Marginal revenue is the extra revenue generated when a monopolistically competitive firm sells one more unit of output. It plays a key role in the profit-maximizing decision of a monopolistically competitive firm relative to marginal cost. A monopolistically competitive firm maximizes profit by equating marginal revenue, the extra revenue generated from production, with marginal cost, the extra cost of production. If these two marginals are not equal, then profit can be increased by producing more or less output.
The relation between marginal revenue and the quantity of output produced depends on market structure. For a perfectly competitive firm, marginal revenue is equal to price and average revenue, all three of which are constant. For a monopoly, monopolistically competitive, or oligopoly firm, marginal revenue is less than average revenue and price, all three of which decrease with larger quantities of output. The constant or decreasing nature of marginal revenue is a prime indication of the market control of a firm.
Marginal revenue can be represented in a table or as a curve. For a perfectly competitive firm, the marginal revenue curve is a horizontal, or perfectly elastic, line. For a monopoly, oligopoly, or monopolistically competitive firm, the marginal revenue curve is negatively sloped.
The marginal revenue received by a monopolistically competitive firm is the change in total revenue divided by the change in quantity, often expressed as this simple equation:
Market control means these market structures face negatively-sloped demand curves. As such, the price received is not fixed, but depends on the quantity of output sold, and so too does marginal revenue.
|marginal revenue||=||change in total revenue|
The table to the right summarizes the marginal revenue received by a hypothetical firm, Manny Mustard's House of Sandwich. Manny is one of thousands of restaurants in the greater Shady Valley metropolitan area that offers sandwiches and other meals to lunch-hungry buyers. Manny Mustard is a monopolistically competitive firm with minimal market control, facing a negatively-sloped demand curve. To sell a larger number of sandwiches, Manny Mustard must lower the price.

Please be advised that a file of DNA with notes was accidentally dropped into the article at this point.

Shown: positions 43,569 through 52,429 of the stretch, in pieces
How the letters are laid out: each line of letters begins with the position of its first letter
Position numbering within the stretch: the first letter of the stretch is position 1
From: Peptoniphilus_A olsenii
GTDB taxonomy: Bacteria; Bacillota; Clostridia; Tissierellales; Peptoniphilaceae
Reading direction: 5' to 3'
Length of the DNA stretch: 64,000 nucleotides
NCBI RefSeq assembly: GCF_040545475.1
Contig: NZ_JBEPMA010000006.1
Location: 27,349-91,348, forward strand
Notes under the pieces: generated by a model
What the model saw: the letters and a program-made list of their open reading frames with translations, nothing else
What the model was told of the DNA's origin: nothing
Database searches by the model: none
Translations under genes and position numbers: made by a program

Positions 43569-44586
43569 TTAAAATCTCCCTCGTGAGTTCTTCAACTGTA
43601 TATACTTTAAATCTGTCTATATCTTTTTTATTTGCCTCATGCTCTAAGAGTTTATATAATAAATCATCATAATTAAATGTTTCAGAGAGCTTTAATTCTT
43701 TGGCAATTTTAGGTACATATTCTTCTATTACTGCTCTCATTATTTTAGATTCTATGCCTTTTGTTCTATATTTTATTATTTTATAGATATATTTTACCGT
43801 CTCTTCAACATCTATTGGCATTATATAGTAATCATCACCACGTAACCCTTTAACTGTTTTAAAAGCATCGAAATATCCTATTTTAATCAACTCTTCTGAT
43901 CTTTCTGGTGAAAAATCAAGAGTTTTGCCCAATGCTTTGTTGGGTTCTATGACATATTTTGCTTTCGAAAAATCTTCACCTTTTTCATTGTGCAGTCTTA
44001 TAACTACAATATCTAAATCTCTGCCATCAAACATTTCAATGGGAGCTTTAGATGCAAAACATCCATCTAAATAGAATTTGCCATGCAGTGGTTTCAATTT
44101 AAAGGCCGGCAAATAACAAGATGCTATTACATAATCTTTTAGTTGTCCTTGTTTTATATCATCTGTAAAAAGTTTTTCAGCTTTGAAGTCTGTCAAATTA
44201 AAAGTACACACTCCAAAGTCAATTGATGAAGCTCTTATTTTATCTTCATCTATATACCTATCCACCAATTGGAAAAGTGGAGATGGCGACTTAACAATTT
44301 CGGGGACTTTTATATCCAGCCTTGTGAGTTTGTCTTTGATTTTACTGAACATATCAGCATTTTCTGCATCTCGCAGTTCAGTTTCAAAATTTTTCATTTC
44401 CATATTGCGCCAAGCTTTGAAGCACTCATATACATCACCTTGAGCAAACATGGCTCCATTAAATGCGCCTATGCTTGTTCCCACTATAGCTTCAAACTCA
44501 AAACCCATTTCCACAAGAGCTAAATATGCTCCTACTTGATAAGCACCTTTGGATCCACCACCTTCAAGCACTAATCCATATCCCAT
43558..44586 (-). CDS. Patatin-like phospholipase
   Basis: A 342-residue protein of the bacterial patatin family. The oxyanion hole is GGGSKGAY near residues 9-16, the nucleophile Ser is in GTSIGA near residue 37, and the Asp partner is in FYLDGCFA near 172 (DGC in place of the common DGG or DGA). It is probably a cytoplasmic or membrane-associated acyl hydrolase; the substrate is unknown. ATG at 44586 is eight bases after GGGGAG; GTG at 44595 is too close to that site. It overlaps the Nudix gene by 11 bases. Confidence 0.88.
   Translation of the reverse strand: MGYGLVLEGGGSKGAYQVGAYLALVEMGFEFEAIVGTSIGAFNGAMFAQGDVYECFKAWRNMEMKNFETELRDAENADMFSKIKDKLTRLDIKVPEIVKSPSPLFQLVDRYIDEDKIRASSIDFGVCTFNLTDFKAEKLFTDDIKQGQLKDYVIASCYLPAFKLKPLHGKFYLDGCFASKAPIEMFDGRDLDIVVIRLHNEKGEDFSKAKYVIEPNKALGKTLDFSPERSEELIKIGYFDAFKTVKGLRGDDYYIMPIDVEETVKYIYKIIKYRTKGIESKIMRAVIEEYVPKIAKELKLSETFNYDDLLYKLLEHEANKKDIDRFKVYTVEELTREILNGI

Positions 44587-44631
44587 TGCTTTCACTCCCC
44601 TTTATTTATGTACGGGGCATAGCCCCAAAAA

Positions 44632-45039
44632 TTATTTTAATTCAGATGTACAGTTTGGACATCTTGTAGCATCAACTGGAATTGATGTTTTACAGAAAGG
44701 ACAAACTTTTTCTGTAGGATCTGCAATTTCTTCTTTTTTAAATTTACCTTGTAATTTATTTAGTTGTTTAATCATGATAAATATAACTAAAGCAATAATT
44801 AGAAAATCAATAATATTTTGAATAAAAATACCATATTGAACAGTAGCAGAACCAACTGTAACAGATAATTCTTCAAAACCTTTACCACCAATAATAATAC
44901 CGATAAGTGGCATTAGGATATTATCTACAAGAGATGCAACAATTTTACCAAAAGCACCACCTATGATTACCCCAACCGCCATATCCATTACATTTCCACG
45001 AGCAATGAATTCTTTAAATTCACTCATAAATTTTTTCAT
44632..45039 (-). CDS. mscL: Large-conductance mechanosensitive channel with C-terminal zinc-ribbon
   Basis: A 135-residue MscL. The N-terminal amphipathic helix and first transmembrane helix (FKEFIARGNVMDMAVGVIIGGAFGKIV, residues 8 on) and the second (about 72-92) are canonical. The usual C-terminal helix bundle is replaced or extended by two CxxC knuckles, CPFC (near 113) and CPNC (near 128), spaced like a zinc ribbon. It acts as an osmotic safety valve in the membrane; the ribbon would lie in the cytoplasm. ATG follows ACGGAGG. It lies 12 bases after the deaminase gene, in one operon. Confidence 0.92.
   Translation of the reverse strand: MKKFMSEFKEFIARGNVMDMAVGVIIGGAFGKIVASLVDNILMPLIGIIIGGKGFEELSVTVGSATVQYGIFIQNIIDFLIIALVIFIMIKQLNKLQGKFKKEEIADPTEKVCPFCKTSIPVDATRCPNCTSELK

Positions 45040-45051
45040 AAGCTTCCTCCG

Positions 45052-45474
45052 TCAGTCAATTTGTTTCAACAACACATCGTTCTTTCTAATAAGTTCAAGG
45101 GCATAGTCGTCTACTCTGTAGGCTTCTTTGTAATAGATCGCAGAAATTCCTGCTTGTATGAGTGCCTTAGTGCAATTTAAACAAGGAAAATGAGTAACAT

The first column is the quantity of sandwiches sold, ranging from 0 to 10. The second column is the price Manny Mustard receives for selling this medicine, which ranges from $4.75 to $5.25 per sandwich. The third column is the total revenue Manny receives for producing and selling his sandwiches.
Marginal revenue in the forth column is found by dividing the change in total revenue (from the third column) by the change in quantity (from the first column). For example, when Manny Mustard increases production and sales from 4 sandwiches to 5, his total revenue increases from $20.20 to $25, an increase of $4.80. As such, the marginal revenue of producing the fifth sandwich is $4.80 (= $4.80/1). Each value in the fourth column is calculated in the same way.
One obvious point is that marginal revenue decreases with the quantity of sandwiches produced. A second point is that marginal revenue is less than the price of sandwiches for each quantity sold. The price of the fifth sandwich is $5, but the marginal revenue generated by the fifth sandwich is only $4.80. Marginal revenue is less than price. And because price is average revenue, marginal revenue is also less than average revenue.
The marginal revenue curve (MR) for Manny Mustard is displayed in the exhibit to the right. Key to this curve is that Manny Mustard is a monopolistically competitive seller of sandwiches and thus faces a negatively-sloped demand curve. Larger quantities of output are only possible with lower prices.